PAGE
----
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Environ Pollut. 2016 Mar;210:303-14. doi: 10.1016/j.envpol.2016.01.037. Epub 2016 Jan 21.

Shared effects of organic microcontaminants and environmental stressors on biofilms and invertebrates in impaired rivers.

Author information

1
Institute of Aquatic Ecology, GRECO, Faculty of Sciences, University of Girona, Campus Montilivi, 17071 Girona, Spain; ICRA, Carrer Emili Grahit 101, Girona 17003, Spain. Electronic address: ssabater@icra.cat.
2
ICRA, Carrer Emili Grahit 101, Girona 17003, Spain; Water and Soil Quality Research Group, Department of Environmental Chemistry (IDAEA-CSIC), Jordi Girona 18-26, 08034 Barcelona, Spain.
3
Department of Ecology, University of Barcelona. Fac. Biology, Avda. Diagonal 645, Barcelona, Spain.
4
Water and Soil Quality Research Group, Department of Environmental Chemistry (IDAEA-CSIC), Jordi Girona 18-26, 08034 Barcelona, Spain.
5
ICRA, Carrer Emili Grahit 101, Girona 17003, Spain; ICREA, Passeig Lluís Companys 23, 08010 Barcelona, Spain.
6
Food and Environmental Safety Research Group, Department of Medicine Preventive and Public Health, Food Sciences, Toxicology and Legal Medicine, University of Valencia, Av. Vicent Andrés Estellés s/n., 46100, Burjassot, València, Spain.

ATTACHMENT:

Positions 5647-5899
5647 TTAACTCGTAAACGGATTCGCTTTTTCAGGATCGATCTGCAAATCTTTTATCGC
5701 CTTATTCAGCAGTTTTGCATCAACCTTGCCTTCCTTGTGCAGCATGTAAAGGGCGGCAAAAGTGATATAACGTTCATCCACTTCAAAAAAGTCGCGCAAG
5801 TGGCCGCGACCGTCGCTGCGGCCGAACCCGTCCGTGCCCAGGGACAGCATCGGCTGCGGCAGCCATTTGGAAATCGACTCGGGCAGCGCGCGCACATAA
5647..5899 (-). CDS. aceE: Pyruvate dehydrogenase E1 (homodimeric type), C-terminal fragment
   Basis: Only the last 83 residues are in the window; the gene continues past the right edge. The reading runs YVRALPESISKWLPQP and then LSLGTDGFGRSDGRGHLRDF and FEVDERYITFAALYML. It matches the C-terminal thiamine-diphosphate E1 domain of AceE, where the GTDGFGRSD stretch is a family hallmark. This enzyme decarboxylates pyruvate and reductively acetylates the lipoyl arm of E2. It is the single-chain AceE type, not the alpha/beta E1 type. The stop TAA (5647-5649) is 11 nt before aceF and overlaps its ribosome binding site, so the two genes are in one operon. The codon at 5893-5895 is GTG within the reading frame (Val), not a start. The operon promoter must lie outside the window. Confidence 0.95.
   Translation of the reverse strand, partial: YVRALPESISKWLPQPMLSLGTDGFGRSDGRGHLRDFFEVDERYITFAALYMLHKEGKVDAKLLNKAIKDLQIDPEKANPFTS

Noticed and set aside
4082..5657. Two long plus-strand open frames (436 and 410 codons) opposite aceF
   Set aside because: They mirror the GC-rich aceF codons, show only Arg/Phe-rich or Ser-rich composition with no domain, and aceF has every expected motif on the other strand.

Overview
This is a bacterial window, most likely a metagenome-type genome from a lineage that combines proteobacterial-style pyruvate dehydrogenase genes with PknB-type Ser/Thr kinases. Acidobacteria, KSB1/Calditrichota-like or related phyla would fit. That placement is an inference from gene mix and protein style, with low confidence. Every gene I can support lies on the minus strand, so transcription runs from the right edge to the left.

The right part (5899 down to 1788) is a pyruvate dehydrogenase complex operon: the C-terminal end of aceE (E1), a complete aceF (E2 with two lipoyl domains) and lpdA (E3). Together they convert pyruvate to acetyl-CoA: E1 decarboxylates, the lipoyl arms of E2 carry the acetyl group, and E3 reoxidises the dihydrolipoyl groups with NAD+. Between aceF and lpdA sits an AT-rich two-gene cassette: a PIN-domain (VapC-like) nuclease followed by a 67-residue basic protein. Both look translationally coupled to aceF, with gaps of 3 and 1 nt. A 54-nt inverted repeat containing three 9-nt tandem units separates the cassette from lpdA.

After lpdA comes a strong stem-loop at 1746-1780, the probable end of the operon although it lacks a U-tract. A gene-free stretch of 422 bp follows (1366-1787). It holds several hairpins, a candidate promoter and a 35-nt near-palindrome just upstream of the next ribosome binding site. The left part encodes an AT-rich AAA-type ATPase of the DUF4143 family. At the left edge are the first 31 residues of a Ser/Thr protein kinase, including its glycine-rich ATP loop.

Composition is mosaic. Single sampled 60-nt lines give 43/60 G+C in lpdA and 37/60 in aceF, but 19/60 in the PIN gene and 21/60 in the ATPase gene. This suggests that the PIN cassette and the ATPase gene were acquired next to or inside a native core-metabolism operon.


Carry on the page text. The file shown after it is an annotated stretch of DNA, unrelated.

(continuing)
7
ICRA, Carrer Emili Grahit 101, Girona 17003, Spain.
8
Institute of Aquatic Ecology, GRECO, Faculty of Sciences, University of Girona, Campus Montilivi, 17071 Girona, Spain; ICRA, Carrer Emili Grahit 101, Girona 17003, Spain.

Abstract

Land use type, physical and chemical stressors, and organic microcontaminants were investigated for their effects on the biological communities (biofilms and invertebrates) in several Mediterranean rivers. The diversity of invertebrates, and the scores of the first principal component of a PCA performed with the diatom communities were the best descriptors of the distribution patterns of the biological communities against the river stressors. These two metrics decreased according to the progressive site impairment (associated to higher area of agricultural and urban-industrial, high water conductivity, higher dissolved organic carbon and dissolved inorganic nitrogen concentrations, and higher concentration of organic microcontaminants, particularly pharmaceutical and industrial compounds). The variance partition analyses (RDAs) attributed the major share (10%) of the biological communities' response to the environmental stressors (nutrients, altered discharge, dissolved organic matter), followed by the land use occupation (6%) and of the organic microcontaminants (2%). However, the variance shared by the three groups of descriptors was very high (41%), indicating that their simultaneous occurrence determined most of the variation in the biological communities.

KEYWORDS:

Biofilm; Dissolved inorganic nitrogen; Invertebrates; Mediterranean; Organic microcontaminants; Water scarcity

PMID:
26803786
DOI:
10.1016/j.envpol.2016.01.037
[Indexed for MEDLINE]
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